As plaintiff vigorously contends, this argument would not support a motion to dismiss for failure to state a claim under Rule 12(b)(6) because it points to a factual dispute not a legal insufficiency. Nevertheless, defendants' First Affirmative Defense is just that--an affirmative defense--not a motion to dismiss. Thus, the analysis required here is not the same as the analysis the Court would apply on a motion to dismiss for failure to state a claim. See Securities and Exchange Commission v. Toomey, No. 92 Civ. 1492, 1992 U.S. Dist. LEXIS 11826 *9 (S.D.N.Y. 1992) (declining to strike identical affirmative defense, court reasoned that "the question of whether plaintiff has stated a claim upon which relief can be granted appears only as a defensive pleading and does not demand immediate resolution. The burdens on the pleader are therefore not the same as they would be had he made a Rule 12(b)(6) motion.") A failure-to-state-a-claim defense is akin to a "general denial" and is widely accepted as a permissible affirmative defense. See id. As another court has held in the same context, although the defense may be "redundant, there is not prejudicial harm to plaintiff and the defense need not be stricken." Oppel v. Empire Mut. Ins. Co., 92 F.R.D. 494, 498 (S.D.N.Y. 1981) (Weinfeld, J.). Therefore, because the First Affirmative Defense is essentially a general denial and does not ask the Court to determine whether the complaint is sufficient, plaintiff will not be prejudiced by its retention and I decline to strike it.

 Statute of Limitations

 The Second Affirmative Defense alleges "The Complaint is barred by the applicable statute of limitations." Plaintiff contends that this defense is insufficient because the complaint was unquestionably timely filed in compliance with the statute of limitations provision of the ADEA, § 626(d), and under New York law. Defendant does not challenge plaintiffs' contention that the complaint's claim for relief arising out of his allegedly discriminatory termination was timely filed. Defendants instead assert that it is "too early" to determine whether plaintiff will add further claims alleging that the bank discriminated against him at earlier times, which claims could potentially be time-barred. Defendants' Memorandum in Opposition at 6-7.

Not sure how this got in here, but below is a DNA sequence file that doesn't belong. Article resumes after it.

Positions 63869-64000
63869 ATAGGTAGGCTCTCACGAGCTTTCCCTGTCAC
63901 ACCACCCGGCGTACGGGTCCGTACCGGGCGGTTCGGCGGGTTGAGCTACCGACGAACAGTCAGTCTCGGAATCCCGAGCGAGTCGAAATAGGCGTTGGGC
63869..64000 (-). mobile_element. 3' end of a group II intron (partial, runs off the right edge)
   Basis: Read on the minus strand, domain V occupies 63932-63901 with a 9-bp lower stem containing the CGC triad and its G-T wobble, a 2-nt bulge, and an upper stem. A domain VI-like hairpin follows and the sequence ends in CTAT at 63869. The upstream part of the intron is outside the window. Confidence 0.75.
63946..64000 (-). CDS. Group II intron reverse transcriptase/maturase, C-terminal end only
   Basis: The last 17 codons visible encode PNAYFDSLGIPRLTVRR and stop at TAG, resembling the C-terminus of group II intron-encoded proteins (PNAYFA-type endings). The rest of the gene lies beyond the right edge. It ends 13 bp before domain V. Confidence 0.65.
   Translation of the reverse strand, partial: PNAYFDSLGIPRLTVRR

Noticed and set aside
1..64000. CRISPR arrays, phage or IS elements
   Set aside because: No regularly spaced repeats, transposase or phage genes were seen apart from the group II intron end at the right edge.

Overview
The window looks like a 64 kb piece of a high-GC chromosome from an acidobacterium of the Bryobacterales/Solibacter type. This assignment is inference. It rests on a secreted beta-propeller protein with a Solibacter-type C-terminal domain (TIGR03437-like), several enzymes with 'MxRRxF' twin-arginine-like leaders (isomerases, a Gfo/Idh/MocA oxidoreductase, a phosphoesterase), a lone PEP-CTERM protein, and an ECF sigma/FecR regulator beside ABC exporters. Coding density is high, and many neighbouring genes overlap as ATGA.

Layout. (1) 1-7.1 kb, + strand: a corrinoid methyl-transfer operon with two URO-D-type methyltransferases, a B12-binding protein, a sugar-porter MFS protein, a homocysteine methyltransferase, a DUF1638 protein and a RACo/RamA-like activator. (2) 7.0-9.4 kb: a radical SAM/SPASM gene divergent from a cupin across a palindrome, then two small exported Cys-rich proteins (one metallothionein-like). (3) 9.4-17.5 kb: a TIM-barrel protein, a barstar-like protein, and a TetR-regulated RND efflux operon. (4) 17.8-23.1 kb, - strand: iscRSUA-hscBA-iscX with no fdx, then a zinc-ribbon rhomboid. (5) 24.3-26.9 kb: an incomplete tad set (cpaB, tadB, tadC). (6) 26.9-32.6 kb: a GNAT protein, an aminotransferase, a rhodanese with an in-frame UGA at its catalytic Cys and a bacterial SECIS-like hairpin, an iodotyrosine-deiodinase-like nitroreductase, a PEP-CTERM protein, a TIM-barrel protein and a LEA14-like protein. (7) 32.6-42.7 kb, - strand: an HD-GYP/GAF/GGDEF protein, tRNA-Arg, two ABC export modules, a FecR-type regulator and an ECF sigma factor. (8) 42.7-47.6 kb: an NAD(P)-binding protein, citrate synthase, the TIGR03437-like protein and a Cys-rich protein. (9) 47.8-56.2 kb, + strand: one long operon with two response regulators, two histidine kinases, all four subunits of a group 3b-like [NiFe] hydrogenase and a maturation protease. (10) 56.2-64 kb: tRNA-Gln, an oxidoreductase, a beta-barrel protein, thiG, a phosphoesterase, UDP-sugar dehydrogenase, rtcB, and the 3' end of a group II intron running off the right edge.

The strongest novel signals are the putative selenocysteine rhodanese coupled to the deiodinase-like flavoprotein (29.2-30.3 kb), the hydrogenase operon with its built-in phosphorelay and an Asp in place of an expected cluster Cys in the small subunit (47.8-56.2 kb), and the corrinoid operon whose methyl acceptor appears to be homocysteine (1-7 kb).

Defendants argument does not support the sufficiency of this statute of limitations defense against the present complaint. To the contrary, defendants' argument implicitly recognizes that the complaint does not presently assert claims which are barred by the statute of limitations. Defendants instead assert that the defense expresses concern about the untimeliness of future claims, not present in the complaint. The defense is therefore clearly insufficient to defeat the present complaint and may not be asserted. If plaintiff seeks to amend the complaint to add further claims of discrimination, defendant might resurrect the affirmative defense against any permitted additional claims.

 Defendants argue that in any event the defense should not be stricken because its inclusion does not prejudice plaintiff. I reject this contention. As plaintiff recognizes, inclusion of this defense could expand the scope of discovery which would impose on plaintiff unnecessary expense and effort in order to litigate a defense which is wholly insufficient. Accordingly, as the Second Affirmative Defense is insufficient and prejudicial, I grant plaintiff's request to strike it.

 Terminable-at-Will Employment

 The Seventh Affirmative Defense asserts that "Plaintiff's employment was terminable at will by either party." Plaintiff contends that his status as an at-will employee is completely irrelevant to his claim of age discrimination. While defendants concede that the age discrimination statutes prevent employers from firing even at-will employees with a discriminatory motive, see Rickel v. Commission of Internal Revenue, 900 F.2d 655, 662-63 (3d Cir. 1990) (duty of employer not to discriminate on the basis of age under ADEA "arises even in the absence of a written employment contract and despite . . . conflicting common law employment-at-will principles"); cf. Pater v. Health Care and Retirement Corp., 808 F. Supp. 573, 575 (S.D.Ohio 1992) (court declined to exercise pendant jurisdiction over wrongful discharge claim; common law wrongful discharge claim involved issues, such as whether employment contract existed or whether employment was at-will, which were not present in ADEA claim), defendants nevertheless assert without elaboration that plaintiff's at-will status "goes to the heart of [his] allegations." Defendants' Memorandum in Opposition at p. 8. This effort to support the defense fails.